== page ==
The schematic view of a room-and-pillar continuous miner section shown in Figure F-1 is a typical five-entry development where the continuous miner is shown working in entry 2 from the right, cutting and loading a shuttle car. The roof bolter is shown working in entry 3 from the right, bolting the roof. After the miner has advanced to the face in entry 2 to the planned extent, the miner will move to the next designated place. The bolter will move into entry 2 to support the newly exposed roof by inserting bolts in a planned sequence.
For a typical dual-split ventilation system, the intake air is brought through entries 2 and 4 and returned through entries 1 and 5 (see Bise, 2013). The continuous miner will advance the entry by 18 ft. or more in each cut. In general, there are two shuttle cars that cycle between the miner and the feeder-breaker at the conveyor belt for transporting coal. The feeder-breaker serves two purposes: it breaks large lumps of the materials and it evens out the load on the belt. After the planned number of cuts have been made, the power centers, belt, ventilation, and other accessories associated with the panel will be moved.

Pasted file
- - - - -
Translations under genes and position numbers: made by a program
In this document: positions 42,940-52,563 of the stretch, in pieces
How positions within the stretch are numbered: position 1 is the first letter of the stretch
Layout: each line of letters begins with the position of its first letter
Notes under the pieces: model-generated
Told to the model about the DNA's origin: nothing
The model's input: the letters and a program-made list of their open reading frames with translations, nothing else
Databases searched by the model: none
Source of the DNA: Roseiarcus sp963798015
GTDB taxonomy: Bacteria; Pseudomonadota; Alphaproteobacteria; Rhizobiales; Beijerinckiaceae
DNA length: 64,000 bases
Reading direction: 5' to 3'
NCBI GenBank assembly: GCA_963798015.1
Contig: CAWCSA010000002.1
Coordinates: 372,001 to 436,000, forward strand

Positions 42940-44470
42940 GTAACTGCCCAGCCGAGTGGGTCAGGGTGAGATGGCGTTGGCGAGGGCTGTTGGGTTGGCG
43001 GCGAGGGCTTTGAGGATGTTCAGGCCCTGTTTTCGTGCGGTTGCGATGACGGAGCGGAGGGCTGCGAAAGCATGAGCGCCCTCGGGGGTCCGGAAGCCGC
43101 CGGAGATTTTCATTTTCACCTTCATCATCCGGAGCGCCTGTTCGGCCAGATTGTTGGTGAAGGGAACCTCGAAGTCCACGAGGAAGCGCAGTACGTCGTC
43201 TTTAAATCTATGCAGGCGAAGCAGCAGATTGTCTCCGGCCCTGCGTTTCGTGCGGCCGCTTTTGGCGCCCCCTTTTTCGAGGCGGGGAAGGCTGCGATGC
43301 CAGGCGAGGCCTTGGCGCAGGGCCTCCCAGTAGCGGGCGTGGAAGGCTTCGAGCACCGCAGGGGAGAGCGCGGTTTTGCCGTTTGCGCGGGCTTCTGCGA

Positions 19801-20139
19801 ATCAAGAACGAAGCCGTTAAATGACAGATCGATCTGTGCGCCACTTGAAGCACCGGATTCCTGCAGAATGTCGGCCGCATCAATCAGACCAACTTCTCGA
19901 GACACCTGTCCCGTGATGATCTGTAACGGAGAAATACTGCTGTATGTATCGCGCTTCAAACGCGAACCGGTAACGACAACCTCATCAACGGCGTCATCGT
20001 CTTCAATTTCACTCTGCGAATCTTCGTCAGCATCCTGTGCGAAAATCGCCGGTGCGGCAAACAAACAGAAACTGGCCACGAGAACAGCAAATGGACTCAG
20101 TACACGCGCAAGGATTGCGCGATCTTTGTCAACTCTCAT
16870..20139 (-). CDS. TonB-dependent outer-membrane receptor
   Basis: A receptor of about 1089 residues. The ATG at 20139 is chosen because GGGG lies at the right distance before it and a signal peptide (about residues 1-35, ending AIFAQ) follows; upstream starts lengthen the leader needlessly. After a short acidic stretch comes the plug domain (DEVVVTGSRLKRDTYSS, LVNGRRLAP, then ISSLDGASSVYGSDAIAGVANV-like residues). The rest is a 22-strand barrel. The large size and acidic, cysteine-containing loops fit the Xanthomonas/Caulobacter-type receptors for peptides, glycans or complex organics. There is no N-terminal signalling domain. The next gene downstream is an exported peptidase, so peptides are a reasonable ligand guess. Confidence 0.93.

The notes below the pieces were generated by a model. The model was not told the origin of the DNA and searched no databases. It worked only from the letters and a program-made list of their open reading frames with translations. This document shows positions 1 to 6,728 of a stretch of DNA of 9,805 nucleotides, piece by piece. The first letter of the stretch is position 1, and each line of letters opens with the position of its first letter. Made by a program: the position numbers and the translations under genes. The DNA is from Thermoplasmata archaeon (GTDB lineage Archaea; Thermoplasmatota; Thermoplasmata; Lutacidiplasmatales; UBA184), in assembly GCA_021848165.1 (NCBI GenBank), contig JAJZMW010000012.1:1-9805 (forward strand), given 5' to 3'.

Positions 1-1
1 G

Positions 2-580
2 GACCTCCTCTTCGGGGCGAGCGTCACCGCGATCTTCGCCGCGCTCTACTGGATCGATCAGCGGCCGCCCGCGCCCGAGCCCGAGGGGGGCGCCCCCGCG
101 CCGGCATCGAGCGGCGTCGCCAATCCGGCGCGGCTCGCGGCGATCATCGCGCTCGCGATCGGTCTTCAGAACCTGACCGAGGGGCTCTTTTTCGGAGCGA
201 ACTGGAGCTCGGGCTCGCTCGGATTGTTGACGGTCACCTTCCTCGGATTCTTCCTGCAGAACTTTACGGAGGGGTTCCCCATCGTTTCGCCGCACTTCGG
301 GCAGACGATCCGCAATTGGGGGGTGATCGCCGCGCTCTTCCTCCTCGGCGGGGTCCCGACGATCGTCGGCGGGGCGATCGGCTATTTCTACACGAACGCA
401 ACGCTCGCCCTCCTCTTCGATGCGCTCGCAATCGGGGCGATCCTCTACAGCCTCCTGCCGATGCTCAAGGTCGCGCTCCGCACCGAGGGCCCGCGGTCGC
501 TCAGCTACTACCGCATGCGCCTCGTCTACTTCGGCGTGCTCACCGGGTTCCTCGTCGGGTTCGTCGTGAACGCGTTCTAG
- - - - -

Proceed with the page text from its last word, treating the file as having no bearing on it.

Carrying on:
The specifics of a continuous-miner working section or panel—the number of entries, the cut sequence, the ventilation scheme, the haulage system, and particularly the dimensions of the pillars and entries—can vary from mine to mine, and even within a mine depending on whether the panel is a main, submain, or longwall development, or if pillaring is planned. In particular, the thickness of the seam, conditions of the roof and floor strata, and the gassiness of the seam are major considerations in determining the height and width of entries, the distance between crosscuts, and the number of entries. There are also equipment considerations such as remote-operated miners, battery- or diesel-powered shuttle or ram cars, and dual-boom bolters and such, which may be different from one operation to another and offer flexibility in section layout and cut-plan development. Several mines use a supersection, which uses two sets of equipment and one augmented crew in one section (the supersection) to decrease wait/idle time and increase production time. All these determine the production and the number of personnel employed in the face, their duties, and their locations. The number of personnel in the panel may include a continuous-miner operator and possibly a helper, roof bolter operator and helper, two shuttle car operators, a mechanic, a ventilation/utility miner, and a mine foreman.